To Mason, who graduated from BYU and taught at Notre Dame, the Provo school provides a great setting for a community of like-minded but diverse members.
Students agree upon a certain set of shared, behavioral norms — no to smoking, drinking, premarital sex and rooming with the opposite sex, yes to attending church and supporting ecclesiastical leaders — which, he says, can help educate the whole person.
Even so, the school could do a better job of explaining the why of these rules (like no beards for men), he says. “The voice of authority often seems arbitrary and is not as compelling or persuasive, especially to younger church members, as thoughtful explanations. Why can’t BYU students drink coffee, for example, and what does that have to do with getting a degree in engineering?”
Overall, though, Mason hopes the school doesn’t “jettison its core identity.”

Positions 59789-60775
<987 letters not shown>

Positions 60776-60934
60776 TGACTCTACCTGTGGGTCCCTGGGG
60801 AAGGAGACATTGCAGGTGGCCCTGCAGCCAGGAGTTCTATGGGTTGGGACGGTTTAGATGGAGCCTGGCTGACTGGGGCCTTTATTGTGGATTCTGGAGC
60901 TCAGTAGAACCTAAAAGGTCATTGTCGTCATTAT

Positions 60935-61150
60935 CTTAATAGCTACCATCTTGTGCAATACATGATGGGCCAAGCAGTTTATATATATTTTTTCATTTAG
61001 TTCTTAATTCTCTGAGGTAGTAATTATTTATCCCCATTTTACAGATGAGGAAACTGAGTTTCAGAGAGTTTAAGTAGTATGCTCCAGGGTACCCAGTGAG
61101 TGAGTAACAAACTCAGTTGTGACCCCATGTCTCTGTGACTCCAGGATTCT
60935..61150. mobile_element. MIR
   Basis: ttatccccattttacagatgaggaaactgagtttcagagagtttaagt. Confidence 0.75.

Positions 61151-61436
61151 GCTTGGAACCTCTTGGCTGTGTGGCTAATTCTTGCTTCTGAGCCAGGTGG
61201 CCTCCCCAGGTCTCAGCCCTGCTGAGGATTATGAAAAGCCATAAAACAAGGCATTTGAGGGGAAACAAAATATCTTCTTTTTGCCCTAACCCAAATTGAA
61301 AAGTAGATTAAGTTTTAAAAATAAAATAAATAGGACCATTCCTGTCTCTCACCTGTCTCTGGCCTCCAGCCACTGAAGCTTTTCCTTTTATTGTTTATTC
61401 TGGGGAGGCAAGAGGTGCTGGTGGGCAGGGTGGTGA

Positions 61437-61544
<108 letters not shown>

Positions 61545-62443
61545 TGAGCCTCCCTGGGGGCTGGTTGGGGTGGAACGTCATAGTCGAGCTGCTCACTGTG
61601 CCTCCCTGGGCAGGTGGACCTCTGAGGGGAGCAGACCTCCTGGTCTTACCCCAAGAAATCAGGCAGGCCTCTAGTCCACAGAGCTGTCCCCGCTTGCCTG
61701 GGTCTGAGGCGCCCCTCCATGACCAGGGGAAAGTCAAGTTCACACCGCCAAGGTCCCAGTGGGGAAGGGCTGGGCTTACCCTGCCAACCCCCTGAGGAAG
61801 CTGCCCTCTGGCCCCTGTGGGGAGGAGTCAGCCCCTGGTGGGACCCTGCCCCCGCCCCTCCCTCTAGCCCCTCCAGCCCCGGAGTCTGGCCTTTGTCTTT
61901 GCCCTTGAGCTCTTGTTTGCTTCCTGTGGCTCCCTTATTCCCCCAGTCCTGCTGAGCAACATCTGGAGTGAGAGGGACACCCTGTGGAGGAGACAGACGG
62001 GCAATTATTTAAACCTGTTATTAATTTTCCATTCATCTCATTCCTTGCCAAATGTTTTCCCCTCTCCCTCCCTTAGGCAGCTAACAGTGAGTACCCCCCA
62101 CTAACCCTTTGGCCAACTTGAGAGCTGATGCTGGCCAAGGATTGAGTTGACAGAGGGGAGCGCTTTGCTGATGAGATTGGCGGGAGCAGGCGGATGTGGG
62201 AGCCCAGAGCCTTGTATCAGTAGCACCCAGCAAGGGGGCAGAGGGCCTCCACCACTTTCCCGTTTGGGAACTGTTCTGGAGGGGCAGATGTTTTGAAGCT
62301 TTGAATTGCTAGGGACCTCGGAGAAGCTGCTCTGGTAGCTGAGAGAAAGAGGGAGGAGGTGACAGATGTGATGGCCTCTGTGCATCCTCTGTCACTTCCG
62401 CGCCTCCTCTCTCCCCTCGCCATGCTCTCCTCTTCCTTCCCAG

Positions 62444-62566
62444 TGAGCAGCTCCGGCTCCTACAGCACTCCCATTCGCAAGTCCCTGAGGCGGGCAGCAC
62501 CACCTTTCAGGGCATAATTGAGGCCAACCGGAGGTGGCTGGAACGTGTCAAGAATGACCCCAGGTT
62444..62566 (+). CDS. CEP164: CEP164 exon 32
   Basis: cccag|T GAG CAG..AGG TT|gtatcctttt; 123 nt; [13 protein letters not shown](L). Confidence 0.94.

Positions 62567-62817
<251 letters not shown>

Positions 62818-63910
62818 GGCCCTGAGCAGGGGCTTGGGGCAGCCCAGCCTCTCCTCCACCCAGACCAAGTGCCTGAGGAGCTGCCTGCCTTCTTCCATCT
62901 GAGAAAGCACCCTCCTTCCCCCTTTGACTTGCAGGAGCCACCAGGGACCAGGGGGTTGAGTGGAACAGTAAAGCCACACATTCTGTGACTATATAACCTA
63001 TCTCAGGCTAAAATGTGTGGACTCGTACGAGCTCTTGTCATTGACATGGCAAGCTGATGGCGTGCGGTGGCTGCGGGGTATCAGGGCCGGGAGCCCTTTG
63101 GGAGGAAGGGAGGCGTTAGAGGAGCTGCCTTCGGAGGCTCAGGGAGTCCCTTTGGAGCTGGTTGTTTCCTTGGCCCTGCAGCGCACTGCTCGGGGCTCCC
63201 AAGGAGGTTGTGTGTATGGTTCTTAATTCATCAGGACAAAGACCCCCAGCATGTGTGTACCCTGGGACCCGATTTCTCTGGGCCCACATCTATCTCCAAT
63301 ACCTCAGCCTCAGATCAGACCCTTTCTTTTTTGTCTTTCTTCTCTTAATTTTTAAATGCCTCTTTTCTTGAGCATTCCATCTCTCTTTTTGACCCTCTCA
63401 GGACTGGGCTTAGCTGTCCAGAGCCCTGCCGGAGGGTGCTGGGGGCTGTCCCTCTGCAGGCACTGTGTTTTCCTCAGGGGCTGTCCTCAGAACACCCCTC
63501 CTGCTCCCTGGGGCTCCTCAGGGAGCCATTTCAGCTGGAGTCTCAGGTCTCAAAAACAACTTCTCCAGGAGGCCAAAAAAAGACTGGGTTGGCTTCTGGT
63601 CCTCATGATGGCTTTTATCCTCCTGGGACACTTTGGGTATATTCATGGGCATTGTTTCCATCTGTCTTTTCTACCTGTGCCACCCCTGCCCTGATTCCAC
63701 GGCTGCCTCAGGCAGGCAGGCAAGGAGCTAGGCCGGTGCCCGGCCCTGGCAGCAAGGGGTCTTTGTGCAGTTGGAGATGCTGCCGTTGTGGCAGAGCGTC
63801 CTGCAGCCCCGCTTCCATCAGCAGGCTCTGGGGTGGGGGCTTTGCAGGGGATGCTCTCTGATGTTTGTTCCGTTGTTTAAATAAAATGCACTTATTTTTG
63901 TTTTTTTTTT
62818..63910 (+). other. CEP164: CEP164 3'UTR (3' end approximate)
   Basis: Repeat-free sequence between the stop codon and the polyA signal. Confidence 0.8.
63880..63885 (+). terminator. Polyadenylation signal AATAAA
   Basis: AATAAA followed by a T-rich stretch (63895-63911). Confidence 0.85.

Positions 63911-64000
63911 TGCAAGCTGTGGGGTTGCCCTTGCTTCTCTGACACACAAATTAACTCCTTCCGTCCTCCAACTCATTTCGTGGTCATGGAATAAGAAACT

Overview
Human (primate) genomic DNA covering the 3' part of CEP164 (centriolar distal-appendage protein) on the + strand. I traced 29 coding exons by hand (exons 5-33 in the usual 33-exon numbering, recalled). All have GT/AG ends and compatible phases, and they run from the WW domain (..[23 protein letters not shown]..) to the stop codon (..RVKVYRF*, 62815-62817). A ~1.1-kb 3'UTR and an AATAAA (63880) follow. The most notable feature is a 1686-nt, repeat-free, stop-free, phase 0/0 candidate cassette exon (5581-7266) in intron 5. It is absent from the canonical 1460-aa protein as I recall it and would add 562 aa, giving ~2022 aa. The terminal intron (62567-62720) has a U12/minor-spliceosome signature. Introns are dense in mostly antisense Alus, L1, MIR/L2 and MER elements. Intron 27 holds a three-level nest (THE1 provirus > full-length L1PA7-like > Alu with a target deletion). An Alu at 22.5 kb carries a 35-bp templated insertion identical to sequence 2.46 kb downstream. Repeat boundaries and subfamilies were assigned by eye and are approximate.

The historian appreciates that every student has to take a certain number of religion classes but wishes they would engage contemporary issues more robustly.
Or as Fluhman, executive director of BYU’s Maxwell Institute, said, “A steady diet of religious or intellectual Twinkies — sugary sweet but without real nourishment — as one of my colleagues describes them, has no place in God’s kingdom. The intersection of academic disciplines and [church history’s] grand facts should be electric and, in every sense, rigorous.”
Your religion “can’t be the least sophisticated part of your life,” Mason privately tells his USU students, who are trying to balance their secular learning with faith. “You are developing a more complex view of the world and should bring the same kind of rigor you see in all these other fields to your religious life.”
As to the church school’s unique mission, he says, he wants students to “lean into the tension.”
The church’s prophets and apostles “declare doctrine for the church,” he says, and the university “is a good place to explore what that means in light of all the other ways we gain knowledge about the world.”